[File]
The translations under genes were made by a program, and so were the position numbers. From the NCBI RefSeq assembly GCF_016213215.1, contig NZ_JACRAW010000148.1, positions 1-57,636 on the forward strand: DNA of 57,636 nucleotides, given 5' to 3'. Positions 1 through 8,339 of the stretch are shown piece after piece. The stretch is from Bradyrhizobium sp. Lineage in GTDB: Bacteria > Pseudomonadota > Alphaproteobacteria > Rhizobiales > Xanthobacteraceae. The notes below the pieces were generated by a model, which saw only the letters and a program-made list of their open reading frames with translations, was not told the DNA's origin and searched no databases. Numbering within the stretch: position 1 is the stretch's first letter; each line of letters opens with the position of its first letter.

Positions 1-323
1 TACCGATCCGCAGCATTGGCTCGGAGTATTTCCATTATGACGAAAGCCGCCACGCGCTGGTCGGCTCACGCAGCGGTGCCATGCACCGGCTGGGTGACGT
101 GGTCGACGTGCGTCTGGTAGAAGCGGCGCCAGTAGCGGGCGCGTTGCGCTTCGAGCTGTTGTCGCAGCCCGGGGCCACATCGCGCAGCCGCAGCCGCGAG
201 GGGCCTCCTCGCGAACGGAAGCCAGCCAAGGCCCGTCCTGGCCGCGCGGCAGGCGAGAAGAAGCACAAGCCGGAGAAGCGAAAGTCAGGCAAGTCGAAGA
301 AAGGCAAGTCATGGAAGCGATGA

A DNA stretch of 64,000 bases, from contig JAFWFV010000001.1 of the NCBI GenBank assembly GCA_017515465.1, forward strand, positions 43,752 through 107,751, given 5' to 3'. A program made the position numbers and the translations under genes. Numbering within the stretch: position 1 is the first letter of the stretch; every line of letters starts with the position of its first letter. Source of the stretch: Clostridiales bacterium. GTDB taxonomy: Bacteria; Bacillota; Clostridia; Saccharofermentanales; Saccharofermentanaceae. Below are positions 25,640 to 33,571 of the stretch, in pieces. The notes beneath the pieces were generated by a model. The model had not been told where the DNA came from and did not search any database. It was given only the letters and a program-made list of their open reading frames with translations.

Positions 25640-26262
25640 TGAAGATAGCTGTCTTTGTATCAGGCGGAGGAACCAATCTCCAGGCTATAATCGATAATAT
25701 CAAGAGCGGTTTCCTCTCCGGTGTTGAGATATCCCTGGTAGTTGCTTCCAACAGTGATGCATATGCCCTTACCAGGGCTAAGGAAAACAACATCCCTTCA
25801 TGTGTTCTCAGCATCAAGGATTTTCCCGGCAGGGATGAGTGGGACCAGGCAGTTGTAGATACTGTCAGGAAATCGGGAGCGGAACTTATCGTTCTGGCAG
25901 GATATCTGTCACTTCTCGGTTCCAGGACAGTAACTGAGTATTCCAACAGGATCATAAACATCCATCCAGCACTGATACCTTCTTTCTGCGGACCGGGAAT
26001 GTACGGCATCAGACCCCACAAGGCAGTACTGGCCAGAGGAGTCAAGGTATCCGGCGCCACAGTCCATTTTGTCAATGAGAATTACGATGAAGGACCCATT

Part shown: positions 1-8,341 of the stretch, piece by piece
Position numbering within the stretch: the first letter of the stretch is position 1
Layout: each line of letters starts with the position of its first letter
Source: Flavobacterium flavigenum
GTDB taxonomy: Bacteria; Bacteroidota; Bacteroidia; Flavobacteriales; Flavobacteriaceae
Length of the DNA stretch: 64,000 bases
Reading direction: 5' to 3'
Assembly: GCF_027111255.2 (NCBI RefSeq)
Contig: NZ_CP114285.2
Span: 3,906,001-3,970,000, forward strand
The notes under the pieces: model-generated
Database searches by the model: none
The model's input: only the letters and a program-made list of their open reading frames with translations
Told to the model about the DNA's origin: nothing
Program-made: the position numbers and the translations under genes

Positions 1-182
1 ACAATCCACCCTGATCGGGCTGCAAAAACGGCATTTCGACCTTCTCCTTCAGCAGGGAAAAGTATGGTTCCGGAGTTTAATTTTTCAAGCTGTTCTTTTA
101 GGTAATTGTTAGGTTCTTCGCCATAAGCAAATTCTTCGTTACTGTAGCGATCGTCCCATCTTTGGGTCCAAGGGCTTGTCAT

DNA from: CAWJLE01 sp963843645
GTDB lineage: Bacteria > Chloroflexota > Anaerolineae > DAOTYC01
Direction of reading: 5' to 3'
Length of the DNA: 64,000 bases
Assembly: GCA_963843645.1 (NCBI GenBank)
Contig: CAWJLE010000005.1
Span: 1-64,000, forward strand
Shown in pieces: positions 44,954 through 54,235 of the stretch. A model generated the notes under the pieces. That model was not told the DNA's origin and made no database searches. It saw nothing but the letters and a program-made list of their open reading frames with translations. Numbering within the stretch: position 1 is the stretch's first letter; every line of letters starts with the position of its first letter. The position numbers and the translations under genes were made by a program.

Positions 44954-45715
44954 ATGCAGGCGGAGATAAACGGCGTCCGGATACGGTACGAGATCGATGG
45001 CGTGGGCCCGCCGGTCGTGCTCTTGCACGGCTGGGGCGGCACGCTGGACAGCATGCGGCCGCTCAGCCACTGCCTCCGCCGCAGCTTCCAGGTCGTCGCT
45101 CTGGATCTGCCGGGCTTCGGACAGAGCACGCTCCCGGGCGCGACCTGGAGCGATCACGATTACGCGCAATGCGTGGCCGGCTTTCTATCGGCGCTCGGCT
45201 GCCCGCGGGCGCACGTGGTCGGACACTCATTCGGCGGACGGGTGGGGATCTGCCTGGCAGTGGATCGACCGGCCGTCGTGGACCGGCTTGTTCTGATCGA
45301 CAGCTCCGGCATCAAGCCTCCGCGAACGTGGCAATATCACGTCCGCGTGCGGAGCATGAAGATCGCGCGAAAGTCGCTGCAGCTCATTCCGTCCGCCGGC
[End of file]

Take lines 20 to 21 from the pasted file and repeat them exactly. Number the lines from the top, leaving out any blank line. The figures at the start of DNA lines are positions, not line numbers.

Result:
Reading direction: 5' to 3'
Assembly: GCF_027111255.2 (NCBI RefSeq)